Repeatable battery for the assessment of neuropsychological status as a screening test in schizophrenia, II: convergent/discriminant validity and diagnostic group comparisons.

Maryland Psychiatric Research Center, Department of Psychiatry, University of Maryland at Baltimore, 21228, USA.
American Journal of Psychiatry (Impact Factor: 13.56). 01/2000; 156(12):1951-7.
Source: PubMed

ABSTRACT In a companion article in this issue of the Journal, the authors presented data suggesting that the Repeatable Battery for the Assessment of Neuropsychological Status (RBANS) is sensitive to the types of impairments observed in schizophrenia, correlates highly with standard measures of intelligence and memory, and is related to employment status in a group of patients with schizophrenia drawn from a tertiary care research center. The objectives of the current study were 1) to determine if evidence of the convergent validity of the RBANS could be replicated in a diagnostically heterogeneous sample drawn from a public mental health system, 2) to examine the relationship of the RBANS to a broad neuropsychological battery, and 3) to compare the performance of patients with schizophrenia and patients with bipolar disorder on a neuropsychological battery and the RBANS.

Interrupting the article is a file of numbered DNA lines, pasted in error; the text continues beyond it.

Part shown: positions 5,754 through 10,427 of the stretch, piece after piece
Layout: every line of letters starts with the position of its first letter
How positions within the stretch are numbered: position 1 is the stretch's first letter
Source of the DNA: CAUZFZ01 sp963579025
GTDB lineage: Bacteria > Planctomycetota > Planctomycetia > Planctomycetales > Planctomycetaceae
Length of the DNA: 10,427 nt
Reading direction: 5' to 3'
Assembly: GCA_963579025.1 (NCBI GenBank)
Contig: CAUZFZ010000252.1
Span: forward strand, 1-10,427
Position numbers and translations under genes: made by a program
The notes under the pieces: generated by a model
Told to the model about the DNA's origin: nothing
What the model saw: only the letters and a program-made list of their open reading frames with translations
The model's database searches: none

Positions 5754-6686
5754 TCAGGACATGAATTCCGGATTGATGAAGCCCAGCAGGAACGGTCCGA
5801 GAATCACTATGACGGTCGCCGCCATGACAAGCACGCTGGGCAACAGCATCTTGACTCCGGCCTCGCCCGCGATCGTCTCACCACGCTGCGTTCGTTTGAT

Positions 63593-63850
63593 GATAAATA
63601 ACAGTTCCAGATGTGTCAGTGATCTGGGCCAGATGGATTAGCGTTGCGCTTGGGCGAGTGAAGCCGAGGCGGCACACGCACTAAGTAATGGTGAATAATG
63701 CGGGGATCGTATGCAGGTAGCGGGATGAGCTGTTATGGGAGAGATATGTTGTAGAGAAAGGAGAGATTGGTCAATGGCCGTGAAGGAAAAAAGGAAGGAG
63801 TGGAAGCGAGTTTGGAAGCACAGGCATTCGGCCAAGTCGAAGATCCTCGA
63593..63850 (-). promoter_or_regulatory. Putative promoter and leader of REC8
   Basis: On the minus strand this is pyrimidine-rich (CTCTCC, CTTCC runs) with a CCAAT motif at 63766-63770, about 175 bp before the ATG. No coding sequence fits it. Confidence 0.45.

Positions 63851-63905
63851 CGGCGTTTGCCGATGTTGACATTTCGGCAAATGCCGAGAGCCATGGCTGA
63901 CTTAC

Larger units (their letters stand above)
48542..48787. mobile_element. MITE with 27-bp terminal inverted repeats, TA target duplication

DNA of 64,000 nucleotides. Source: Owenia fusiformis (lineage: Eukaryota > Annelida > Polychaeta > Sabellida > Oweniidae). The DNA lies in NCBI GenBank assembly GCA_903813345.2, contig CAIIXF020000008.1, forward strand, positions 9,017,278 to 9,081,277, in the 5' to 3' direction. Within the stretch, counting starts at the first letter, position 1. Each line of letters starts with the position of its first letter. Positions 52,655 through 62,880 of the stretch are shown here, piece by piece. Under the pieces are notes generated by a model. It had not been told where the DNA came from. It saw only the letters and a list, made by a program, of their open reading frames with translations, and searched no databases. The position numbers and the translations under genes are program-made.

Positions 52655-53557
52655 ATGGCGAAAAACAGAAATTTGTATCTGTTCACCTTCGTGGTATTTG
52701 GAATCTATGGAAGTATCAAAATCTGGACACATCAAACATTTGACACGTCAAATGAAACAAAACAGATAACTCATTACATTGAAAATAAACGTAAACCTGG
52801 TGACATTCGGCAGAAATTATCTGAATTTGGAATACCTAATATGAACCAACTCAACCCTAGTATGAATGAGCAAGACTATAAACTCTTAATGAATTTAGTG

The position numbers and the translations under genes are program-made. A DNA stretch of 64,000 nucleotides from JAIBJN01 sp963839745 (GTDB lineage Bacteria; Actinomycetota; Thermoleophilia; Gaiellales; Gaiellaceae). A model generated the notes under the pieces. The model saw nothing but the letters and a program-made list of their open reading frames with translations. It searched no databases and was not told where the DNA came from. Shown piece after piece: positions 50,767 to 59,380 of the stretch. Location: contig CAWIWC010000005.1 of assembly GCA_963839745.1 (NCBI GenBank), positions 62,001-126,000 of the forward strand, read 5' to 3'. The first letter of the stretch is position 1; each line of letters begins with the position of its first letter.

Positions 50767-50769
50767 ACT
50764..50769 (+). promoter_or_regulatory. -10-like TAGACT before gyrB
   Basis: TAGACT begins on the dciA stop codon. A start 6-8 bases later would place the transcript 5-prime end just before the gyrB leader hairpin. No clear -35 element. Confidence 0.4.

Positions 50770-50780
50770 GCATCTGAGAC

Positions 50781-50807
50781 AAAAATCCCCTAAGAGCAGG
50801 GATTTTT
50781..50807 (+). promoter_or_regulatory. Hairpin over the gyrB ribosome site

The RBANS and a standard neuropsychological battery, including the WAIS-III and Wechsler Memory Scale, 3rd ed. (WMS-III), were given to 150 patients drawn from a larger study of vocational rehabilitation.
Correlations of RBANS total scores with WAIS-III and WMS-III variables were highly similar across study groups. The RBANS correlated highly with a composite z score derived from 22 standard measures of IQ, memory, language, motor, attention, and executive function. Principal component analyses of the neuropsychological battery resulted in a six-factor solution: the RBANS correlated most highly with a general ability factor and had limited correlations with measures of motor performance, vigilance, and executive function. Patients with schizophrenia demonstrated greater deficits on the neuropsychological battery and the RBANS than patients with bipolar disorder.
These data suggest that the RBANS is a useful screening instrument for assessing the severity of cognitive impairment in psychiatric populations.

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